Tomek Szczudlo, VP, Global Medical Affairs, Franchise Head, Solid Tumors at Daiichi Sankyo, lists diagnostic delays as a key priority that physicians should be aware of about tenosynovial giant cell tumors (TGCT).

TGCT are a group of rare, benign tumors that involve the synovium, bursae and tendon sheath. While these tumors are benign, they can grow and cause extreme damage to the surrounding tissues. Joint pain, swelling, and decreased range in motion are all common symptoms of TGCT but these may be overlooked as being caused by more common conditions. The typical treatment for TGCT is surgical removal of the tumor but other options, such as the FDA-approved CSF1R inhibitor, pexidartinib, can be effective.

As Szczudlo explains, a manuscript was published earlier this year which primarily focused on baseline patient characteristics from the TOPP registry –a multinational, multicenter, prospective observational study involving 12 tertiary sarcoma centers in 7 European countries, as well as 2 American sites.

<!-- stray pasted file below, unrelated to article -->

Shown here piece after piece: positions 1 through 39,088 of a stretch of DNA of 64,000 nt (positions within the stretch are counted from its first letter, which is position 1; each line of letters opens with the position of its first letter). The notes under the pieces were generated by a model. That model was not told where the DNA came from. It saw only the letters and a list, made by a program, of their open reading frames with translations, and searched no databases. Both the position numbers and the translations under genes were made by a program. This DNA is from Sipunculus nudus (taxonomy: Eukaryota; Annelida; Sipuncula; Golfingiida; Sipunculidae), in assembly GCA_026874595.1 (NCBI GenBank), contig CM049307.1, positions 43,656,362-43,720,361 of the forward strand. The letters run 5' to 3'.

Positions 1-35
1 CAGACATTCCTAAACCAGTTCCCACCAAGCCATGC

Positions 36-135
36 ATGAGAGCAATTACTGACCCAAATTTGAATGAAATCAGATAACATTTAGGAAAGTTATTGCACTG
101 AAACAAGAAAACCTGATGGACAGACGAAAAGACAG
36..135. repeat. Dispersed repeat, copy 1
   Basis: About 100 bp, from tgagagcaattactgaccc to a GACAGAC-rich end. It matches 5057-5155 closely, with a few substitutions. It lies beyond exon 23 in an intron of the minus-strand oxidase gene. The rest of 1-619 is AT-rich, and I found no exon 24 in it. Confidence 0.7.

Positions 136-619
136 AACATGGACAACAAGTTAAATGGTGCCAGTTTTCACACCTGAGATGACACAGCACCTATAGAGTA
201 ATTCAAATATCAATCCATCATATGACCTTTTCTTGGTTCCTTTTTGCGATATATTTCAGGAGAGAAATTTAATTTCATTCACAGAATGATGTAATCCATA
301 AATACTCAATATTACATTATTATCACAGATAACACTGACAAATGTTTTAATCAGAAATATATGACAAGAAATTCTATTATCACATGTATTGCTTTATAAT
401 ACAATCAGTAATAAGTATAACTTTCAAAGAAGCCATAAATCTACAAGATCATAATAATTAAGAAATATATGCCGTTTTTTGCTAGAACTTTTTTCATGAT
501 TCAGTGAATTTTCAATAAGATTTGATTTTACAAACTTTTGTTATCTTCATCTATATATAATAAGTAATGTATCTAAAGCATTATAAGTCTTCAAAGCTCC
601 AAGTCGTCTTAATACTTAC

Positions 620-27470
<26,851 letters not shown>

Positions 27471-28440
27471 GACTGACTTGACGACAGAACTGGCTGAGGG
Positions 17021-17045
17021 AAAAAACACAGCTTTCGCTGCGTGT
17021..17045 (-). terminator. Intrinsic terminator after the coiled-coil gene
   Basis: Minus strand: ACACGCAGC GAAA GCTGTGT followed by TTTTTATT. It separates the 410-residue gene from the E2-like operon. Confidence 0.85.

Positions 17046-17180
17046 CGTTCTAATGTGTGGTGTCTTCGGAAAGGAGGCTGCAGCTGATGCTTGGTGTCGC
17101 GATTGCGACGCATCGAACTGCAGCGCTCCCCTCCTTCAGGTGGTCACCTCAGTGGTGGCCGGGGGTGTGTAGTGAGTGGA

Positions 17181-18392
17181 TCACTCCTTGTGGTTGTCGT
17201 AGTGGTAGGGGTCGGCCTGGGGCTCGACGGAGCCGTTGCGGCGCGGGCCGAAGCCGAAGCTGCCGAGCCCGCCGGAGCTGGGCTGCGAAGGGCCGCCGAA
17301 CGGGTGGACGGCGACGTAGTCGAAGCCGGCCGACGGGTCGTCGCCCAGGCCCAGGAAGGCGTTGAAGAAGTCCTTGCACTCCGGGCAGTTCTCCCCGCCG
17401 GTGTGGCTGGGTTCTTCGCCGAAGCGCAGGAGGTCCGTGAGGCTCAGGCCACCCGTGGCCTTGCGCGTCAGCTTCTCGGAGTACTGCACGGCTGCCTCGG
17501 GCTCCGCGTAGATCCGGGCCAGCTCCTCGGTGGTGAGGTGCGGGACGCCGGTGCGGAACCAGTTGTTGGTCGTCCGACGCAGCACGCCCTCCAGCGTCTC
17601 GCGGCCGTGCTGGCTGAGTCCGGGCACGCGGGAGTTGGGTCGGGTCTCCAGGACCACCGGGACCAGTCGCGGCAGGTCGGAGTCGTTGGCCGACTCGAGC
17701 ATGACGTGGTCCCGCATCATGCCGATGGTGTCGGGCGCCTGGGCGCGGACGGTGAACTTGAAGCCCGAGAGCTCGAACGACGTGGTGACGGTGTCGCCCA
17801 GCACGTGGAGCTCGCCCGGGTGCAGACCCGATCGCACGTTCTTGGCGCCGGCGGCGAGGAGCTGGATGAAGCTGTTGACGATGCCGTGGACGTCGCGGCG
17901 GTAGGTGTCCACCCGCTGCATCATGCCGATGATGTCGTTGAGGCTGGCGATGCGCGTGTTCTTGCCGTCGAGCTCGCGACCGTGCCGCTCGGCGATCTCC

This manuscript addressed the long delays that patients endure to receive a proper TGCT diagnosis, which from onset of symptoms to diagnosis was approximately 17 months. Other key findings include: 

  • 23.9% of TGCT patients in the study required 5 or more visits to different specialists before receiving a proper diagnosis; 
  • 25.5% of TGCT patients required 10 or more physical therapy sessions in the two years prior to baseline; 
  • 91% of patients required hospitalization as a result of their TGCT and 10% of patients required hospitalization 5 or more times in this time; 
  • 56.9% of patients missed work due to their TGCT in the 2 years prior to baseline, with a median of 25.0 days missed;
  • Of the 146 TGCT patients who were employed, 11.6% were forced to change their employment status or retire prematurely due to disease burden. 
  • Domestic help was necessary in 16.0%.

To learn more about TGCT, visit our TGCT Learning Center here.